BOSTON (CBS) -- Xander Bogaerts was not named to the initial AL All-Star roster. Given that he leads all AL shortstops in doubles, RBIs, OPS and WAR, this is very likely an injustice.
However, it does not matter. Not in the least.
Sure, the 22-year-old deserves to be there, no doubt. But if you're particularly sore about this subject, consider where the kid was one year ago at this time.
Through July 7, 2014, Bogaerts was hitting .239 with a .316 OBP and .675 OPS. Through July 7, 2015, he's hitting .304 with a .341 OBP and .759 OPS.
But worst of all, of course, Bogaerts had lost his position. In what will go down as one of the most confounding moves of Ben Cherington's tenure, the Red Sox had signed Stephen Drew in late May, and by June 2, he was the Red Sox' starting shortstop. Bogaerts got the boot over to third base.
Drew would relish this opportunity by hitting .176 before the Sox traded him to the Yankees, thereby allowing Bogaerts to move back over to short. But by then, his confidence was crushed, and he'd finish the year with a .240 batting average and .660 OPS. For a young player deemed to be the Red Sox shortstop of the future, it was as disappointing as disappointing gets.
But look how quickly he rebounded. He had luck on his side early in the year when seemingly every bloop off his bat found space to land, sometimes even resulting in bases-loaded triples.
And he rode that confidence to where he is now. The fact that he has blossomed into a more-than-capable defensive shortstop is just the icing on the cake.
So, sure, Bogaerts deserves to be in the All-Star Game, and realistically he'll probably get there. Whether that's through the final vote, or whether it's due to the inevitable player or two dropping out due to "injury" or other reason, it seems likely that Bogaerts will get his chance.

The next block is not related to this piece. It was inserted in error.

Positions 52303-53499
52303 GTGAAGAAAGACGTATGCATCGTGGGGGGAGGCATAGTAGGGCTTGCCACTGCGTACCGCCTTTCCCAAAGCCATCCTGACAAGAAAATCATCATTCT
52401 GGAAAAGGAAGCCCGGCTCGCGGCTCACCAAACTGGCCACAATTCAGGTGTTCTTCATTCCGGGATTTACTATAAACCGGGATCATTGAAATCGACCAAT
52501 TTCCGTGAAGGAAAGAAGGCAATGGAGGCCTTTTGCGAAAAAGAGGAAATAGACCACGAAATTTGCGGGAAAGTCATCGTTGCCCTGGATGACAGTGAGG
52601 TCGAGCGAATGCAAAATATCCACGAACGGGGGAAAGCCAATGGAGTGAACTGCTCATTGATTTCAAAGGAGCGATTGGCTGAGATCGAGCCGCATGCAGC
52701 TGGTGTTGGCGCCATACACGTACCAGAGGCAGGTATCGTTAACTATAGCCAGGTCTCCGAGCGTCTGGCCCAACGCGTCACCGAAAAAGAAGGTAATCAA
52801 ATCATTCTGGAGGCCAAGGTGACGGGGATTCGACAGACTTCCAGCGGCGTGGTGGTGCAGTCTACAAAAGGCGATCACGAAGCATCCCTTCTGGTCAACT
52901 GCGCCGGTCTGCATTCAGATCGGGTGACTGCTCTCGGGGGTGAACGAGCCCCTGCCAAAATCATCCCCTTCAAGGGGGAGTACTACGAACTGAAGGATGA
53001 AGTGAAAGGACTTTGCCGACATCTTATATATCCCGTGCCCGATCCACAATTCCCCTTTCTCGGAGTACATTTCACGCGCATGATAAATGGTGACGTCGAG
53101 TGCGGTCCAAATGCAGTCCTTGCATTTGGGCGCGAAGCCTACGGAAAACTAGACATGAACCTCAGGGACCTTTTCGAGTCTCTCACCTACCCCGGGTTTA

But even if he doesn't, that's quite all right in the big picture. The fact that he's in this position to be considered an All-Star snub is such a tremendous leap forward from last year that it's much less important whether he actually makes the team.
There's one thought from the realm of Boston sports. Here are a few more.
--Carter Capps. Bro. You're cheating.
I understand that a number of articles have been written about this delivery's legality, and that the Marlins contend it is legal.
But it's not. Sometimes you just need to use your brains.
--As it is, though, the guy served up the game-winning, bases-loaded/bases-clearing single while pitching that way, so play on.
--The Celtics got better on Tuesday when they swapped Gerald Wallace's preposterous contract for a player who will actually contribute on the floor in David Lee. For that, Dan Ainge deserves a nice pat on the back.
But the praise for Trader Danny needn't go too far in this case. The Warriors played Lee just 18 minutes per game during the regular season, and he got in just 13 of the Warriors' 21 playoff games, averaging 8 minutes per game. So Golden State couldn't justify that $15 million contract, and they also now have to pay future Defensive Player of the Year Draymond Green some real cash. Given that salaries have to come close to matching in NBA trades, there were only a handful of teams who could both return a high contract to Golden State and absorb Lee's contract at the same time. The Celtics fit the bill, so the deal was done.
Again, good for Dan Ainge. But for the people who ran to Twitter to scream that the guy just took another GM to school with a grand bamboozlement, do relax, please and thank you.
--Remember the New England Patriots? They are the local football team here. They've essentially been out of the news cycle for two full weeks, which might be the longest stretch since last year's offseason furor over Pro Football Focus saying Tom Brady was not a top-five quarterback died down.
We're all just waiting on Roger now.
-- The Red Sox are technically alive, yes. But before you get too far ahead of yourself with visions of October baseballs dancing in your head, you still have to remember that four teams need to dung-up the bed in order for the Red Sox to have a window of opportunity to win the division. It's difficult to leapfrog one team in the standings. It's doubly difficult to leapfrog two teams. It requires a combination of both tremendous play and a heavy dose of good fortune to climb past three teams in the standings. To climb past four teams in the standings in just half a season, you need a once-in-a-generation miracle (see: 1967).